Things initially weren’t looking good for Piczle Colors, to be quite frank. It joins Paper Mario: Color Splash atop the podium for “games that made my spell-checker have a fit by not putting a “u” in “color” for the English-language release,” which is a personal bugbear of mine anyway. It then doubles down on making me look a complete cretin by coming up with a better pun than I could in a million years (“Piczle” sounding like “pixel” but also combining the words picture and puzzle, with surmises the game perfectly) – and I wasted all my colour puns when I reviewed De Blob 2 anyway. Finally, it has a character in it called “Score-chan.” I think that speaks for itself. But once I muddled past those issues – which is only fair, since most of them were caused by personal incompetence – Piczle Colors turned out to be a pretty decent little puzzler.
I’m a strong believer in giving credit where credit is due, and developers Score Studios definitely deserve some for managing to get a plot into a game about colouring in tiles. As it goes, the ragtag bunch of misfits – I guess you could call them a “colourful cast” – are all knocking about doing very little in Professor Pixel’s lab. The professor (totally missed opportunity to call him a cyantist by the way) then announces he’s invented “Paint-b-gone,” which can remove the colour from any object – though “invented” is a strong word, since they’ve clearly been using it on every modern First-Person-Shooter for the last 12 or so years. Score-Chan (ugh) immediately runs off with this and applies it to literally everything, and so the premise is complete. It’s not much, but it is enough to give the game a bit of identity and separate it from Picross’ soulless, clinical presentation. Flair is always a good thing.
Speaking of, this seems like a good time to address the pixelated elephant in the room: this game is Picross. Technically Nintendo didn’t invent this format of puzzle; that honour belongs to a Mr. Non Ishida and they’re named Nonograms after him – and certainly, Piczle Colors is Picross with extra steps, but it’s Picross. That isn’t a bad thing at all: I like Picross, and more Picross is always an appealing prospect. But it means Piczle Colours is inherently competing with a Nintendo product, with all the Nintendo polish that comes with that – which is a much less appealing prospect.
If you haven’t encountered a Nonogram (or played a Picross game) before, they’re a smart, tightly designed puzzle format similar to sudoku, in that a series of logical statements and contradictions will always lead you to a correct solution. Which written out like that sounds really boring, but I assure you it isn’t. Each row and column in the grid has a corresponding number or series of numbers with it, which combined with other lines tells you which tiles can be filled in, which can’t, and which maybe can, wherein lies the challenge. Piczle Colors builds on this formula by adding colour (hence the title); each number has an associated colour with it, which adds more certainties and uncertainties to which tiles can be filled in. It also tells you if all the tiles of one colour are connected or not, which is a nice streamlining choice compared to most Nonograms that prevents the addition of colour making the interface far too complicated.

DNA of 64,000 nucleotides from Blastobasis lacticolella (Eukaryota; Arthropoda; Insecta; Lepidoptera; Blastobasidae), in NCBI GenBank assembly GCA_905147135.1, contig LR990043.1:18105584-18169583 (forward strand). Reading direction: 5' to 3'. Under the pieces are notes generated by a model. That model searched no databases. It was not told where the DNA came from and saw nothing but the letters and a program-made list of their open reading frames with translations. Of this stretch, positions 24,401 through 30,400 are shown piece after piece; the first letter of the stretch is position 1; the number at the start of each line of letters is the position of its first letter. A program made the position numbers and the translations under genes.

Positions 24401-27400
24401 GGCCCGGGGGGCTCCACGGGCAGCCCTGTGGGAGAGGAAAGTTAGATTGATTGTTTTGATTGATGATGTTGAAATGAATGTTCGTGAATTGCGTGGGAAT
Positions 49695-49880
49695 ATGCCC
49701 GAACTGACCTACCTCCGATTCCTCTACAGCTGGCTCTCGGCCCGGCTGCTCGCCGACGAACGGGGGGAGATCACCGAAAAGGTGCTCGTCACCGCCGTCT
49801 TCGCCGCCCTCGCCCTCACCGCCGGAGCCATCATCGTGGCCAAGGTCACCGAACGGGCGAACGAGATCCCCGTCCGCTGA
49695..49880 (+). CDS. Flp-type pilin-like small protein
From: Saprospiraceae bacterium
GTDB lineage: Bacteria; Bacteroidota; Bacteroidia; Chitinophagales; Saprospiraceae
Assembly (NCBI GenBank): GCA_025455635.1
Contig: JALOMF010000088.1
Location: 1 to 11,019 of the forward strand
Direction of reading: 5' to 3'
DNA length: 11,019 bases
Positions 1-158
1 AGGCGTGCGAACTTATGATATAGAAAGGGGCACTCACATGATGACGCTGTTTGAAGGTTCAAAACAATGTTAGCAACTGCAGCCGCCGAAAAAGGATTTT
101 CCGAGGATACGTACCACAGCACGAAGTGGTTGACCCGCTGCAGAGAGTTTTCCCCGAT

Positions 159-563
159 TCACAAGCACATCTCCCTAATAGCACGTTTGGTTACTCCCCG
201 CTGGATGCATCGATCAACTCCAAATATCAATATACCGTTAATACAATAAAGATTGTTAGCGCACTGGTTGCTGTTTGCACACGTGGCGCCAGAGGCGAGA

Not Easy Being Green:
I go back and forth on how I feel about Piczle’s presentation. On the one hand, Picross has stayed almost exactly the same as when it was first released on the Game Boy back in 1995, so taking that formula and giving it some extra layers makes it feel much less stale. The addition of colour does make the puzzling, on the whole, a fair bit easier, which for a Picross fiend like myself is something of a negative, but I’m sure some people look at Picross the way an eight-year-old looks at complex differential equations, so that’s not inherently a bad thing. That said, colour also exacerbates the problem Picross rarely has of just being able to guess what the tiles are making a picture of, instead of actually playing the puzzle. Picross also adds in colour after the puzzle is done, using a lot more shades to give the image depth and definition; Piczle Colours by design can’t do this, so the finished pieces look like an asset bank from a cancelled Atari 2600 game. The gameplay overall is solid, definitely enjoyable for fans of the genre and probably MORE enjoyable for a casual audience (and to note, the game has full touchscreen compatibility and a pretty good colourblind option, so it’s very accessible), but the difficulty curve is shallow and it lacks the sharpness of its competitor.
In the end, I think it’s the little things Piczle Colours does that really endeared me to it. Things like the “trophies” all being the kinds of tat you buy when you’re on holiday – and that pressing the secret button in the model viewer actually does something. There’s a level of care and consideration put in by the design team that turns “ a pretty good Picross clone” into something with it’s own personality, and that effort goes a long way.